By Gordon Deegan

The state is to challenge a district court ‘tractor’ ruling that could pave the way for cheaper fuel for owners of vehicles engaged in forestry work on the roads.

At Ennis District Court, Judge Patrick Durcan threw out a state prosecution against the owner of a low loader truck with a wood pulper / chipper on top.

The owner of the truck, Ballynoe Agri Services Ltd, was charged with using marked mineral oil which is chargeable at a lower rate of excise duty and VAT.

However, Judge Durcan has dismissed the prosecution after finding that the truck is in law an agricultural tractor and can avail of the lower rate of excise duty and VAT.

In his judgement, Judge Durcan stated: “I am satisfied that ‘forestry’ in its current meaning of that term, is a form of cultivation of the land, in an organised, disciplined, regulated and legislatively controlled manner.”

He added: “In the ongoing debate in relation to the reform of CAP [Common Agricultural Policy] and in achieving a balanced form of agricultural production, forestry plays a vital role in achieving that balance and is an essential ingredient in determining how the overall cultivation of the land is controlled by government.”

Judge Durcan stated that in Ireland, in dealing with forestry issues, one deals with the Department of Agriculture.

He stated: “This is practical de facto recognition that forestry comes properly under the ambit of agriculture – the cultivation of the land.”

The judge concluded that forestry is a form of agriculture and not a totally separate form of social or economic activity.

Judge Durcan stated that it follows that the ‘contraption’ at the centre of the case “is indeed an agricultural tractor”.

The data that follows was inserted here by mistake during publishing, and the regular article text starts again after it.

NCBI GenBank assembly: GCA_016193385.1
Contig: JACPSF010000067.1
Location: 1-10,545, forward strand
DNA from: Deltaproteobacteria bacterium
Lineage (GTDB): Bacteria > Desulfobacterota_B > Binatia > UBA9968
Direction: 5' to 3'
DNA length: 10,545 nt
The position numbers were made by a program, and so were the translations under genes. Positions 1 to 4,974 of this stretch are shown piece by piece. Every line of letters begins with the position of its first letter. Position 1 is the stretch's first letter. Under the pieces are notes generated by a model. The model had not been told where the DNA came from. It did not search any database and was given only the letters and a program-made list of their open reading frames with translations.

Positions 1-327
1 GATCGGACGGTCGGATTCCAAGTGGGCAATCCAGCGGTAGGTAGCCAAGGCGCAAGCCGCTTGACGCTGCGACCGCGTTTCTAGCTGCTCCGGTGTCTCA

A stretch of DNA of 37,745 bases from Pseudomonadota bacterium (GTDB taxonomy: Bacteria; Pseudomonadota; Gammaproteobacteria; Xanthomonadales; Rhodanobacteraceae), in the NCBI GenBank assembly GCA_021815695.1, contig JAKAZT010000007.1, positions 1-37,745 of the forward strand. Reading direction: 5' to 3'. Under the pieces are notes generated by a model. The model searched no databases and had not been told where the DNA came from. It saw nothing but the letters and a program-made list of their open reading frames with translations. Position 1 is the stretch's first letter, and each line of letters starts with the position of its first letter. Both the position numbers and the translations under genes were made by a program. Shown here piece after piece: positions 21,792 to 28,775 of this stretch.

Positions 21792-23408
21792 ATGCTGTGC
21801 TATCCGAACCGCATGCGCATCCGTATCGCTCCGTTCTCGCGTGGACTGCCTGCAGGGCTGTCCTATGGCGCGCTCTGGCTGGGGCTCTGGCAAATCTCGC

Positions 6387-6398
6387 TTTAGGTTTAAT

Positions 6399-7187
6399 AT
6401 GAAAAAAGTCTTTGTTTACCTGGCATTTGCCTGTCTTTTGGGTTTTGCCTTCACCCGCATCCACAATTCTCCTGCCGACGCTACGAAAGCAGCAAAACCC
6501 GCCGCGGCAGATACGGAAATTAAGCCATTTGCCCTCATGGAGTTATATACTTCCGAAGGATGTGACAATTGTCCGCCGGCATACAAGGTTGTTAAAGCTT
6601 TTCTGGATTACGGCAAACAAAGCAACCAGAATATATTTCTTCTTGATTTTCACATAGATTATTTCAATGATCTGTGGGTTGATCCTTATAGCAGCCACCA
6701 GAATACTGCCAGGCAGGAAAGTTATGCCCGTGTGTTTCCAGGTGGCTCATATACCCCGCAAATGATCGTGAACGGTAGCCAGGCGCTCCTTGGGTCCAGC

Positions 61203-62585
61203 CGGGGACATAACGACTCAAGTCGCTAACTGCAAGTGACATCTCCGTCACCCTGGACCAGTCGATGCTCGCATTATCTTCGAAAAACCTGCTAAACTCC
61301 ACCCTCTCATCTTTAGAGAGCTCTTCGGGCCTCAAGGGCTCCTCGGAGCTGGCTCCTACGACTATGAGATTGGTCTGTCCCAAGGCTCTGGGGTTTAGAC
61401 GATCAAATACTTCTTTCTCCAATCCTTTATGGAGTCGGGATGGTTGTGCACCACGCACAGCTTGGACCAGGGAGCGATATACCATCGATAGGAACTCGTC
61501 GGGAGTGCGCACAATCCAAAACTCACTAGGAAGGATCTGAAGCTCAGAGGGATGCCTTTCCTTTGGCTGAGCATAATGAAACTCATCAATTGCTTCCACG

State Solicitor for Clare, Aisling Casey, told Judge Durcan in court that the decision raises an important legal issue which the state believes should be tested in the superior courts “as it would have a significant impact on this type of prosecution going forward”.

Solicitor for the company in the case, Daragh Hassett, stated after court that his client runs a small but successful family business with a loyal customer base.

He stated: “Their livelihoods rest on the efficient use of this machine which has resulted in a criminal prosecution by the state.”

He added: “By its very nature, a mobile wood chipper has to travel on public roads to customer sites… The cultivation of forestry land, the court agrees, is agriculture, and a well reasoned, sensible decision was arrived at, ultimately awarding the respondents their costs.”

He stated: “The decision gives the mobile wood chipper exempted status, entitling it to use marked mineral oil which is intended for use by agricultural machinery.”

Hassett stated that the decision by the state to appeal the decision “is disappointing but not unexpected”.